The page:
The Detroit Historical Society is Committed to Building a Museum Without Walls

The society builds interactive programming for a two-way engagement with the community.

The Detroit Historical Society is the conservation group that manages the Detroit Historical Museum and the Dossin Great Lakes Museum at Belle Isle, but the society is not only about artifact collecting and exhibition planning. The society is staunchly committed to engaging with the community to become, as DHS public program coordinator Charnae Sanders puts it, "a museum without walls." She says, "We want people to come into the museum and not only be more educated on the history of our city but also feel that connection and that relatability. We have to show people why these stories matter, why you should care about them."

One story that's continued to permeate throughout the city is the 1967 Rebellion. In preparation of the 50th anniversary, the Detroit Historical Society launched the Detroit 67: Looking Back to Move Forward community engagement program in 2015, a "multi-year endeavor designed to think about the history but also about 50 years from now," says DHS director of community engagement Kalisha Davis. In 2017, particularly, the DHS kick-started more than 200 programs with the help of eight other cultural institutions, in a citywide reflection. Many of these were geared specifically toward engaging young people, like the Detroit Design 2067 Youth Immersion Program.

For five days in April last year, 11 Detroit-area high schoolers worked with the DHS and four community groups to learn more about the 1967 uprising and use design thinking concepts to address current social issues; they were awarded a $350 scholarship at the end. Davis says the program will be back again this year. The Detroit 67 project as a whole – for which the DHS also collected personal stories from Detroiters and developed a comprehensive exhibition – won the DHS the Institute of Museum and Library Services' 2018 National Medal.

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The museum's Third Thursday Speaker Series has also proved popular. Held every third Thursday of the month, local scholars and experts are invited to share insight on Detroit history, usually involving civil rights and social justice. These talks are free and open to the public. Sanders says, "Having different groups coming out giving so much viable insight to the community as well as encouraging the actual community, when they come, to ask questions and really engage in a powerful discussion, that's really what makes those programs successful." The Black Historic Sites Committee is a branch of the DHS and, Sanders says, "Their mission is to kind of focus on the contributions and the significance and understanding of African-Americans in Detroit." The group's upcoming "Bring the Dream to Life" on Martin Luther King Jr. Day will be a celebration of the leader's legacy, featuring children's activities, performances and more.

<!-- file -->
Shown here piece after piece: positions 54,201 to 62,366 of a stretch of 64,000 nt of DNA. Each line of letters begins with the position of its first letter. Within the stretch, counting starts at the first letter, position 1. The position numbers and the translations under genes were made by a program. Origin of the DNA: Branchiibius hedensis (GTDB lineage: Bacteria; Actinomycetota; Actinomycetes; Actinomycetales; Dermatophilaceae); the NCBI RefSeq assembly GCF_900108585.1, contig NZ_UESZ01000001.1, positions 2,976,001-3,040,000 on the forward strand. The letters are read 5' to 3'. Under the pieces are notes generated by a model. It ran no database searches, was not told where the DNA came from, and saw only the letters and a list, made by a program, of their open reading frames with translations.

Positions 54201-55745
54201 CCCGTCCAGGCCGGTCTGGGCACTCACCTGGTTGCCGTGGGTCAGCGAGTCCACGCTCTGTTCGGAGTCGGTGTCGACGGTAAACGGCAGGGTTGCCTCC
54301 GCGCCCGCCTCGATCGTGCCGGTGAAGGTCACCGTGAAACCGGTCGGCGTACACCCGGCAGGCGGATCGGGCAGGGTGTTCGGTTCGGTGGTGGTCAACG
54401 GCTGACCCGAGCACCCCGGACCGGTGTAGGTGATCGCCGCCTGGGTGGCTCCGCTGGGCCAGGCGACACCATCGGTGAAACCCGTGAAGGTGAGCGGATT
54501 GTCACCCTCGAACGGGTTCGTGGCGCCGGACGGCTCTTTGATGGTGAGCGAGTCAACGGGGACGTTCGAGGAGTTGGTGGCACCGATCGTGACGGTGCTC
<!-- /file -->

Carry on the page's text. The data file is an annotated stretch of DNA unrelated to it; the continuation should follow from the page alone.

Partnerships with corporations and other organizations are a crucial component in bringing these events to the community. "When we partner with folks like UnitedHealthcare, it really does help us expand our reach so that we have the opportunity to reach out to people that might not otherwise hear from us," says DHS chief development and communications officer Rebecca Salminen Witt. "And that interaction is something that's really critical for us – and for all kinds of cultural institutions like us who are really making an effort to reach out to a broader network." Detroit Historical Society is inviting the community to contribute to what will become one of the latest artifacts in the group's collection – its Four Freedoms quilt. A collaboration with the Henry Ford Museum's Enduring Ideals: Rockwell, Roosevelt & the Four Freedoms exhibit, locals are encouraged to write a message, draw a picture or, Davis says, "to share any inspirational words in relation to those four freedoms," the ones Franklin D. Roosevelt articulated in 1941 – of speech, from want, of worship, from fear. DHS will then work with the Great Lakes African American Quilters' Network to design and sew the quilt in the likeness of the Detroit flag, to then enter its collection and be displayed periodically.

"We have made a real commitment to community engagement and outreach, to listening to the community and sort of baking their input into our programming," says Salminen Witt. She adds, DHS takes care to ensure "that we're presenting programming that is meaningful for folks across the city, wherever they live, in any neighborhood, so that they can really see their own stories in our museum."

Third Thursdays Speaker Series: Salvaging Sound, Jan. 17

"Bring the Dream to Life," Jan. 21

Weaving the Community Fabric: Add to our Four Freedoms Quilt, Jan. 26

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